Varicose veins

Varicose veins are enlarged veins under skin surface. Usually they are located under the knee, but they may appear on the thigh too. Legs with varicose veins look rather cosmetically unappealing. But unfortunately this is not the only cause of concern.

What are varicose veins?

Varicose veins are pathologically enlarged veins that at their overwhelming majority are connected to one of the main superficial veins of the leg, which is insufficient too. This means that the valves located at their lumen have suffered irreparable damage, and consequently during the blood circulation it refluxes back into the legs instead of moving towards the heart. The blood quantity that refluxes is important – it has been calculated that in some cases it can exceed the 30% of the blood volume flowing in the leg per minute.

Consequently, varicose veins on the legs, apart from the esthetic problem, are also connected to major changes in blood circulation. The blood flow inside the varicose veins is much slower than normal and the venous pressure is rather increased.

What are the symptoms of varicose veins?

The symptoms usually caused by varicose veins are leg heaviness, burning, itching, night cramps, pain and swelling.

It is typical that there is no correlation between the symptoms and the severity of the varicose veins. This means that in some cases varicose veins are extremely enlarged, occupy large surface areas of the shank and the thigh and nevertheless they do not cause any symptoms. Certainly, this does not contradict the severity of the problem, since increased venous pressure exists and so do all its negative consequences.

The symptoms caused by varicose veins are not specific. Many other diseases, such as orthopedic, rheumatic diseases etc. may also cause similar symptoms. The symptoms are very possible to be due to varicose veins if they get worse during the day and are relieved when the patient wears elastic compression stockings or when he/she places the legs in an elevated position (high).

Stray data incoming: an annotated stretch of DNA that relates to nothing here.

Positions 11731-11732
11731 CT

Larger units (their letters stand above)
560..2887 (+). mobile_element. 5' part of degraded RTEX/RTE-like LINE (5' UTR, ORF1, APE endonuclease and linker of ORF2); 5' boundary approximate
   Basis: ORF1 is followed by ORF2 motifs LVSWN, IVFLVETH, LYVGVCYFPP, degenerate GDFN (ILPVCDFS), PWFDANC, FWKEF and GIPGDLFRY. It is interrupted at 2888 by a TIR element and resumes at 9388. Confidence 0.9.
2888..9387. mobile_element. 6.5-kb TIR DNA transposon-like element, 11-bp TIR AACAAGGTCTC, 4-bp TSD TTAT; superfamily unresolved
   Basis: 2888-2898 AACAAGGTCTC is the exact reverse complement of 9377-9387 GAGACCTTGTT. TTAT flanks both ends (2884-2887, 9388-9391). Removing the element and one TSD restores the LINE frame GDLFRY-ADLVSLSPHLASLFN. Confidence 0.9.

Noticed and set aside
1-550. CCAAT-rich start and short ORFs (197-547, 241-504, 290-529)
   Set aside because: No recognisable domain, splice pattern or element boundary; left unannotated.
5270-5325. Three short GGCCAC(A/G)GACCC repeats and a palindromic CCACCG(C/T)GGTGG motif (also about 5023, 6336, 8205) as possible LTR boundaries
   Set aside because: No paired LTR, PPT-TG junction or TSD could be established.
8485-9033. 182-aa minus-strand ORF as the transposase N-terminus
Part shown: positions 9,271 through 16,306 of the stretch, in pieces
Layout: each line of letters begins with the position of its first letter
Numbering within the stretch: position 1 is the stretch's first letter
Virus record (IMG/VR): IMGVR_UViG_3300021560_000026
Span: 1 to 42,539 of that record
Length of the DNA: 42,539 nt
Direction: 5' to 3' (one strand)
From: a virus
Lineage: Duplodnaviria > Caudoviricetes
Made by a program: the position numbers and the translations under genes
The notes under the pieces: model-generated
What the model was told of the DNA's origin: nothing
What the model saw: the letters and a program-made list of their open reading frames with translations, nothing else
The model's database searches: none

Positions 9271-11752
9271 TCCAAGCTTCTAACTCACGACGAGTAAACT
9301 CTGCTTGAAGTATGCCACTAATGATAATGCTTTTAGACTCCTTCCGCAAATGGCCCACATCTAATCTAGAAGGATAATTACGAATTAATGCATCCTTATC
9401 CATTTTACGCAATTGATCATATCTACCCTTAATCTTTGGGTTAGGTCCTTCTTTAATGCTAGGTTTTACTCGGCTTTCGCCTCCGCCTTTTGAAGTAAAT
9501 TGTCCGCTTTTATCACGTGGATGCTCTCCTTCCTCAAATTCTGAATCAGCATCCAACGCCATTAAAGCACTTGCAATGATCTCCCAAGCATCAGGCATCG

Diagnosis of varicose veins

Varicose veins are visible on the patients’ legs. Nevertheless, a careful clinical examination of the legs may prove the severity of the venous insufficiency.

A proof of the severity of varicose veins and of the venous insufficiency is the presence of intense spider veins on the ankle, swelling, hyperchromia and skin hardness at the inner area of the shank over the ankle, as well as the presence of inflammation in the same area. Certainly, the presence of ulcer on the skin is a sign of serious venous insufficiency.

The proper and complete diagnosis of varicose veins is accomplished with the use of ultrasound examination and more specifically with color duplex – also known as triplex. Triplex is a painless and innocuous examination performed at the doctor’s office during the first visit, which allows the creation of a “map” of the leg’s venous system suffering from varicose veins. This procedure is called mapping and is determinative for the selection of the proper treatments where applicable, in order to achieve a complete and long-term varicose veins treatment.

Varicose veins complications

Varicose veins, regardless of the severity and whether they cause symptoms or not, are possible to cause complications, some of which may be very serious.

One of the most serious complications of the varicose veins is thrombosis. When a blood clot forms in a varicose vein, this specific area will be painful and hard and the skin will become red. This complication is called superficial thrombophlebitis and is really important that every patient suffering from this problem seeks for specialized help from his/her vascular surgeon. The blood clot may be extended and move into a deep vein of the leg, causing deep venous thrombosis and increasing the danger of pulmonary embolism.

Moreover, there is major risk of bleeding after a perforation on the skin which covers the varicose vein, in other words of being caused variceal bleeding.

Treatment of varicose veins

The conservative treatment of varicose veins includes the use of elastic compression stockings, with or without the oral administration of concomitant drugs. This treatment does not solve radically the problem; however it reduces the risk of complications and decelerates the natural progression of the varicose veins.

The most reliable treatment of varicose veins is the endovenous laser treatment. This is a modern, safe and efficient treatment, which does not require general anesthesia, while the hospital stay after the operation lasts less than two hours and the patient is allowed to resume his everyday activities and his work even the following day.

Endovenous laser treatment of varicose veins combined with microphlebectomies of varicose veins guarantees, among other benefits, an excellent cosmetic result.

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